Risk Factors for Sleep Apnea

A risk factor is something that increases your likelihood of getting a disease or condition.It is possible to develop sleep apnea with or without the risk factors listed below. However, the more risk factors you have, the greater your likelihood of developing sleep apnea. If you have a number of risk factors, ask your doctor what you can do to reduce your risk.Risk factors for sleep apnea include:

Smoking

People who smoke more than two packs per day are more likely to develop sleep apnea than nonsmokers.

Alcohol

Some studies have shown that people who use alcohol regularly have an increased risk of sleep apnea.

Sedative Medications

Using sedative medications can increase your risk of sleep apnea.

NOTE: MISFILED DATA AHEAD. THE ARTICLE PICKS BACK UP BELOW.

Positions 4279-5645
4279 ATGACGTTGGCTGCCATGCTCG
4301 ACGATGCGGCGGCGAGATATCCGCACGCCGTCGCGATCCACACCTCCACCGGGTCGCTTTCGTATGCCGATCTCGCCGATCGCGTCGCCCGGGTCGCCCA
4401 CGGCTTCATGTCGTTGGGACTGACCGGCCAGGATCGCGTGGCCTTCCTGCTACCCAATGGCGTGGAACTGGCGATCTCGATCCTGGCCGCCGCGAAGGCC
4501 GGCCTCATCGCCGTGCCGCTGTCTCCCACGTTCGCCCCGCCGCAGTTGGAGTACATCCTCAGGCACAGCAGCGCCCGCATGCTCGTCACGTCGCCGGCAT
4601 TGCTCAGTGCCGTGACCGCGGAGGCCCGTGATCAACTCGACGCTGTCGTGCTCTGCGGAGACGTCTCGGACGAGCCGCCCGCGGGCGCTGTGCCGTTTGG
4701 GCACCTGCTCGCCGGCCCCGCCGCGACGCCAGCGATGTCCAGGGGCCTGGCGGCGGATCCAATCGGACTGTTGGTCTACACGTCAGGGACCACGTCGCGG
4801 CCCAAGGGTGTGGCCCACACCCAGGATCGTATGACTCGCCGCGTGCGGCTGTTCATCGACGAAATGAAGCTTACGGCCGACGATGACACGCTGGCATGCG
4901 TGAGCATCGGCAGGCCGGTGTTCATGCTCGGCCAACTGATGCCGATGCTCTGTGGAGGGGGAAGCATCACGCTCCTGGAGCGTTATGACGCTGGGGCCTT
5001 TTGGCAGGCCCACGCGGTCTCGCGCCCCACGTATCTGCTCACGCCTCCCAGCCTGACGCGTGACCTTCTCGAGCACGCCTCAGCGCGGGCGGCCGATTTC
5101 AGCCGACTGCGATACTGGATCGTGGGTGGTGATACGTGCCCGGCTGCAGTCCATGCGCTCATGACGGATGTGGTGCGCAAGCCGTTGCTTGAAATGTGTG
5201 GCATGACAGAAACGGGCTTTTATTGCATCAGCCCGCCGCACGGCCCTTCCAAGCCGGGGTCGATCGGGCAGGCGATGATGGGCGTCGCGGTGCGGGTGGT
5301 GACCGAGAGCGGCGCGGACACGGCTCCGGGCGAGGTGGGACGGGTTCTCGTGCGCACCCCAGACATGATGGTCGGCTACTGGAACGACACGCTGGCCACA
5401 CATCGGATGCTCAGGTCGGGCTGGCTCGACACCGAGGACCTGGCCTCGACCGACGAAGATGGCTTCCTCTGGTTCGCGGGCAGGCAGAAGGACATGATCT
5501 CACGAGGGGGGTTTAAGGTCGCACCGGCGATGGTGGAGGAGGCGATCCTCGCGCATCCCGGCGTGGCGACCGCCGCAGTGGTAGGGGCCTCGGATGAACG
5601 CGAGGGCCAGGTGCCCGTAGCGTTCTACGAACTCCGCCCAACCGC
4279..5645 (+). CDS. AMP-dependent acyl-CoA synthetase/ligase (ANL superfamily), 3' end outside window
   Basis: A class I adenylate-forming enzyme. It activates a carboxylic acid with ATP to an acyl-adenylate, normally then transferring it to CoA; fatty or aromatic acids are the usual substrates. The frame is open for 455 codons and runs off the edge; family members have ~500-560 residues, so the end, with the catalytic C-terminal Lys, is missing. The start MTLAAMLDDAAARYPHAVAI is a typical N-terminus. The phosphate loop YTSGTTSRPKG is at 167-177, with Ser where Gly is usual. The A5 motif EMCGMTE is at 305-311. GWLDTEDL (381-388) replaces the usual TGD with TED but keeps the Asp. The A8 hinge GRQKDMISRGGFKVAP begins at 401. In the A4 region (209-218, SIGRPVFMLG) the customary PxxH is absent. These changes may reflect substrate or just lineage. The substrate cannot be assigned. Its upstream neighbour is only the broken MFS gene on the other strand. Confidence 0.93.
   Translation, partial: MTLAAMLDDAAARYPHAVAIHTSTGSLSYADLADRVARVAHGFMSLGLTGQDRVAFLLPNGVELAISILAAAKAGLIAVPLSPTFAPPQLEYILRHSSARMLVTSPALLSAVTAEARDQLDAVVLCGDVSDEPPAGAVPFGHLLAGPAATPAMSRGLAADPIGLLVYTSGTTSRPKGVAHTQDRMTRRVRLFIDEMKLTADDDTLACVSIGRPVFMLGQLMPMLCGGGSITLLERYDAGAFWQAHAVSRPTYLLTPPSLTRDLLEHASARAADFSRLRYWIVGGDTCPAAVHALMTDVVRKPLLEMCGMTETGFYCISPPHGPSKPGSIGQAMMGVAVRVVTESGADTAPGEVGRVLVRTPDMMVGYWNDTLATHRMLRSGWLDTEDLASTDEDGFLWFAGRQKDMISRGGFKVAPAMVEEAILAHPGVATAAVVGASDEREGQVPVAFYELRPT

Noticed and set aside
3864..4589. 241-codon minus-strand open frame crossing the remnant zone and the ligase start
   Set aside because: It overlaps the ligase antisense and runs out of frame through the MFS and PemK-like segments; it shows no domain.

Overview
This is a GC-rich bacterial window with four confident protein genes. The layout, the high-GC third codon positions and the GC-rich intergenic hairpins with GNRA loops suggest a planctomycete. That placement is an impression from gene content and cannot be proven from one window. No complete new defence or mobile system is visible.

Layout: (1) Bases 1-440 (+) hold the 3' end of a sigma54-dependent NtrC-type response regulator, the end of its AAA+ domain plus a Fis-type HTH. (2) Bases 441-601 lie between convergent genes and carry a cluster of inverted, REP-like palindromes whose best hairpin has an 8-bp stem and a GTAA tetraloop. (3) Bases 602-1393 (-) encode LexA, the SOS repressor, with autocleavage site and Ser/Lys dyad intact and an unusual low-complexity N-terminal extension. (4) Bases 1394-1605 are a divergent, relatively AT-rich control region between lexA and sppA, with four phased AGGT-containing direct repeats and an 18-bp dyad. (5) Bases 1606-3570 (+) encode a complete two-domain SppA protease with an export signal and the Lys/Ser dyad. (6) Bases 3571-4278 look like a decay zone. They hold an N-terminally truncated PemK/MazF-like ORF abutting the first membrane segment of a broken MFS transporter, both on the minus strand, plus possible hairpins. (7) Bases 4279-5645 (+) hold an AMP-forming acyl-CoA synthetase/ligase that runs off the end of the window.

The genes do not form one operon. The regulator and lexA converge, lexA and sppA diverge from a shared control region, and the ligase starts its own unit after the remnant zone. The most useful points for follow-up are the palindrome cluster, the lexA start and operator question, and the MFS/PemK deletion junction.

Medical Conditions

The following conditions may increase your risk of obstructive sleep apnea:The following conditions may increase your risk of central sleep apnea:

Gender

Men are thought to be 2 to 4 times more likely to develop sleep apnea than women. However, some researchers have suggested that this difference may be because women are underdiagnosed with the condition.

Genetic Factors

Sleep apnea appears to run in certain families.

Ethnic Background

Sleep apnea is more common among:
  • African Americans
  • People of Mexican origin
  • Pacific Islanders

Physical Characteristics

You have an increased risk of developing sleep apnea if you have the following physical characteristics:
  • Thick neck
  • Obstructed nasal passages
  • Large tongue
  • Narrow airway
  • Receding chin
  • Overbite
  • Certain shapes and increased rigidity of the palate and jaw
You also have an increased risk of developing sleep apnea if you breathe through your mouth while sleeping, or if you snore.

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